Knowing who the beneficiaries are can be more complex than what might seem. How the nazir defines the waqf beneficiaries will decide the way he can allocate its resources. Awqaf nazirs are not all intuitive or perceptive, and beneficiaries are not all virtuous and honest. To determine the eligibility of a beneficiary involves reliable background checks and rigorous analytical diagnosis based on easily observable and verifiable indicators including the social circumstances, legitimacy of the needs, income level, conformity with the conditions of the waqif, and the availability of resources.
Managing an awqaf organisation is generally more complicated than managing a comparable size commercial company. Whereas in companies decisions are justified in terms of their effect on profitability and shareholder value, in awqaf decisions are commonly considered good if they create better values for their beneficiaries. When a company creates or adds value for a customer, it generally recovers the cost-plus by an increase in sales or in price, i.e. the customer pays for the created value. When a waqf organisation seeks to create or add value for its beneficiaries, the cost cannot be recovered from the beneficiaries. Donors usually pay these costs. Being a beneficiary is different from being a customer. If customers are unsatisfied, they may switch to another brand or a competitive product. This choice is not available to beneficiaries. Unlike other customers, dissatisfied awqaf beneficiaries can’t just take a benefit they get from a waqf and exchange it for another.
Many awqaf beneficiaries are not very clear about the waqf they are beneficiaries of. They are not privy to the waqf document and are not aware of its provisions. The majority are poorly educated and do not know how to approach the nazir regarding their entitlement. They do not know how to seek action against the nazir if they have suffered a hardship as a result of breach of the waqf conditions, and if they do, they have a slim chance of prevailing. The reality is that the nazir has many stakeholders to deal with waqifs, donors, regulators, contractors, staff and volunteers that distract him from devoting full attention to the beneficiaries’ needs. That is not to say that nazirs do not ask or get feedback from their beneficiaries. They sometimes do, but this is often done through the eyes and ears of volunteers who frequently receive expressions of gratitude even when there are issues, especially from older people who feel they should not complain or make a fuss out of fear of exclusion. Such techniques may prevent the nazirs from getting reliable feedback from their beneficiaries, and the chances of vulnerability multiply.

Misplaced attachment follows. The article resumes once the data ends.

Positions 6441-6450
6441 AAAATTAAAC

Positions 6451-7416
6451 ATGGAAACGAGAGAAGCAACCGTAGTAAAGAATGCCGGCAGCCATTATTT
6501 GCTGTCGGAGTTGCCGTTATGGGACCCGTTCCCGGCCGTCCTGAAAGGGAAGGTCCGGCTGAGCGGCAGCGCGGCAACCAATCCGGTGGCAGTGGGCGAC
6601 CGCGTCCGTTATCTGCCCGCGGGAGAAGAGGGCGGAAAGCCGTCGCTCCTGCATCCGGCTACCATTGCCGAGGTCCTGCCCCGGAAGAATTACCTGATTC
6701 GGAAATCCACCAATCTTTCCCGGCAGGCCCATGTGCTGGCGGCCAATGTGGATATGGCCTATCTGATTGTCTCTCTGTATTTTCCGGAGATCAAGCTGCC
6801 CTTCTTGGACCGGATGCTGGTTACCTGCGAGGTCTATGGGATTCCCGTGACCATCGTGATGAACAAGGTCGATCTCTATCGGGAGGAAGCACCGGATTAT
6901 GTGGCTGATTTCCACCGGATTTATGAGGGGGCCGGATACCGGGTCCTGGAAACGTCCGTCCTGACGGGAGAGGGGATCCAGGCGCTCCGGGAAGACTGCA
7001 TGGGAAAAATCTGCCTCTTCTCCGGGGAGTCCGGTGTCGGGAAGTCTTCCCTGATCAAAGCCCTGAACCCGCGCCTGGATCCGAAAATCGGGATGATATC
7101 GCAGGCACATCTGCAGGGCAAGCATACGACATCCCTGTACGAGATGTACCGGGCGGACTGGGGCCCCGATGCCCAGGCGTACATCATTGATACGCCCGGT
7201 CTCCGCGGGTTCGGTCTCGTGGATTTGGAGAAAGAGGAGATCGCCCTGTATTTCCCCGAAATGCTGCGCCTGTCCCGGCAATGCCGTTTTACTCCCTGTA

In family awqaf, the purpose is not always religious and the beneficiaries are not necessarily poor. Some family awqaf were established as wealth management tools, taking advantage of the alienation rules to safeguard the property from falling into the wrong hands or to protect it from creditors. The waqf was also used as an instrument to circumvent Islamic inheritance rules, by entitling male descendants and depriving the females or disentitling females upon marriage, or distributing the estate equally between males and females or in any other way that would be impossible under the Islamic laws of inheritance. However, these cases are very few as the vast majority of family endowments are established for religious aims and they ultimately revert as general charitable awqaf after a stated period or when the family lineage discontinues.
The impact of religion on awqaf is deep and enduring. We often hear the plea to follow the objectives of Shariah (maqasid al Shariah) not only its dogmatic expressions. Otherwise we could be Shariah compliant without achieving the desired outcomes. The waqf being a (sunnah) voluntary act of worship (ibadah), is a means of realizing shariah objectives of alleviating poverty, building capabilities and creating opportunities for the most vulnerable people. Awqaf serve the spiritual needs of the waqifs, just as they serve the mundane needs of the beneficiaries. In awqaf, all stakeholders are beneficiaries and as such are better referred to as partners, because they constitute the community that the waqf is here to serve.